Bottom Floor

For someone who cringes at the idea of getting winded every day, this is ideal. Moving in is a breeze (so is moving out!), grocery shopping isn't something to be dreaded, and you never have to put off checking your mail or taking out the trash just because you're not in the mood to climb all those stairs. This is also ideal for people with breathing problems or physical limitations.

Top Floor

By far, the worst part of living at the top is moving. Whether you're moving in or out, hauling all those things that make your house a home up or down the stairs takes a real toll. Not to mention, your usual routine for grocery shopping can become altered to fit your "higher living" (you may limit the number of groceries you get at any given time so as to reduce how many trips up the stairs you'll need to take). That said, this shouldn't discourage someone in bad shape. Sure, you'll be out of breath each time you make it to your front door, but a little exercise never hurt anybody, right?


I can't stress enough that going up the stairs isn't going to ruin your life if you're not in the best shape, but the fact is that this really is an issue with many apartment-hunters. If you absolutely insist on avoiding stairs (or actually require it), you're only option is the first floor (unless, of course, your apartment complex has elevators!)

The "View"

While this is something that may seem trivial to those looking for an apartment, it should be considered. Why? Whatever you see when you look out the window isn't likely to change. This is the same thing you'll see every day, every month, until your lease expires and/or you choose to move. Do you want a ground level view that feels more like a house? Or do you prefer the tops of trees or the vast city scape?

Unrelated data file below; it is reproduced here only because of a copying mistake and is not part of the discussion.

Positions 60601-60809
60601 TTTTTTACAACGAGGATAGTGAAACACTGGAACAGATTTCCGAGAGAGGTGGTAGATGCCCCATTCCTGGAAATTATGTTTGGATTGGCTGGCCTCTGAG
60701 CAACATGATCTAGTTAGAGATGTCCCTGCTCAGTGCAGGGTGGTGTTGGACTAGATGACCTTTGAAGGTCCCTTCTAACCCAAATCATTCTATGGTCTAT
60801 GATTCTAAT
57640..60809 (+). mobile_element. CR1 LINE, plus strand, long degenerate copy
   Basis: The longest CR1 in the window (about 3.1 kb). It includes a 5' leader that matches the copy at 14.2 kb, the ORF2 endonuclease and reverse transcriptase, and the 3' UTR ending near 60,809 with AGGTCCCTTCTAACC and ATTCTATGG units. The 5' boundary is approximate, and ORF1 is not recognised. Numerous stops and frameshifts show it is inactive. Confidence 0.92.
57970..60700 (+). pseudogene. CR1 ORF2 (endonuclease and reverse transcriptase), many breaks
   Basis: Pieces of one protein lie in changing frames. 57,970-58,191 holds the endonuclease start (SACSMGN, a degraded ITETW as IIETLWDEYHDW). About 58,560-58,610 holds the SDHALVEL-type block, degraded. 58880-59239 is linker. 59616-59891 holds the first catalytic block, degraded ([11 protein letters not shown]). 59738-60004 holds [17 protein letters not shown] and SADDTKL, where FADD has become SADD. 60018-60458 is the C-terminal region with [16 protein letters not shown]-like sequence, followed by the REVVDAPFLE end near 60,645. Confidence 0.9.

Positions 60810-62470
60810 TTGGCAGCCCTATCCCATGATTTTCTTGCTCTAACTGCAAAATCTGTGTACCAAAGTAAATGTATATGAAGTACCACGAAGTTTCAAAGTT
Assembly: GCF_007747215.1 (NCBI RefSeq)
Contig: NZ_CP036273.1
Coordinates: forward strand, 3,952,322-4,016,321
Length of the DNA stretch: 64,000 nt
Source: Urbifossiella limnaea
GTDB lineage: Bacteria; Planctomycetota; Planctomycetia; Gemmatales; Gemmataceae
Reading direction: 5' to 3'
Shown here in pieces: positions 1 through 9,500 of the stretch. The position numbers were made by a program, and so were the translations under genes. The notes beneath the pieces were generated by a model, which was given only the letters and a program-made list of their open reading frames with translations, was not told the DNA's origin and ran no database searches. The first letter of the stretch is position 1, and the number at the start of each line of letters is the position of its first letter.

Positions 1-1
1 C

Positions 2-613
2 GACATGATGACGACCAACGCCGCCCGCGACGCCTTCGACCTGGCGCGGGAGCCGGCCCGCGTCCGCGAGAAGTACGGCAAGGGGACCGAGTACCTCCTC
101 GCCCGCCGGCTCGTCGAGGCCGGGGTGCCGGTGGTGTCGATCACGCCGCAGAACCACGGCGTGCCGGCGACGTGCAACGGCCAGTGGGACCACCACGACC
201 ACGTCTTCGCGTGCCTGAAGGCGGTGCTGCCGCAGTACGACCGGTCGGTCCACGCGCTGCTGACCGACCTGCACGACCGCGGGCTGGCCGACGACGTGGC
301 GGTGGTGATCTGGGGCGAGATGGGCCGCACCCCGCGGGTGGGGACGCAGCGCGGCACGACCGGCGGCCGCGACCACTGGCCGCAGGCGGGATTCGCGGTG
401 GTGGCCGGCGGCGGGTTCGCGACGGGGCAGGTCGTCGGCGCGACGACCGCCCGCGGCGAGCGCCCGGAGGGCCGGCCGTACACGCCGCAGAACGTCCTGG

Bottom Floor

Depending on what it is exactly you're looking for, this can be a hit or a miss, depending greatly on the area as well as which direction most of the windows face. Many first floor dwellers will likely have a view of the parking lot (exciting, right?), but some will be lucky enough to land a specific unit whose windows face a back yard or courtyard. Having a place on ground level also means your apartment will look and feel more like an independent house.

Top Floor

The beauty of living at the top is that when it comes to the view, it's difficult to go wrong. Even if you're facing the parking lot, it can't be seen without walking up to the window and looking down, right? You might be treated to a lush green view of trees, a clear view of the city, or an unrestricted view of the sky. When it comes to what you'll be looking at for months or years to come, few will argue that what you see out of a top-floor unit almost always trumps the rest.


This comes down to preference. However, if you're a night owl or sunlight hater, your blinds might be closed most of the time, anyway.

He'll pawn your things so he can buy a new mask.
He'll pawn your things so he can buy a new mask. | Source


Let's be honest: No one ever expects to be the victim of burglary, but the fact of the matter is that it does happen. Sure, you might feel safer in an apartment seeing as there are so many neighbors nearby, but many would-be thieves see an apartment unit as an easier target thanks to the lesser chance of you having a security system installed. Which floors are more at risk? Read on.

Bottom Floor

This is a no-brainer. Sure, you might not have to walk up all those flights of stairs, but when thieves are scouting an apartment complex, they tend to choose the easiest target: the first floor. Your front door, patio door, and windows are all possible entries into your home. Plus, moving the goods from your apartment into a vehicle and fleeing the scene is a lot easier if the unit is on ground level.

Top Floor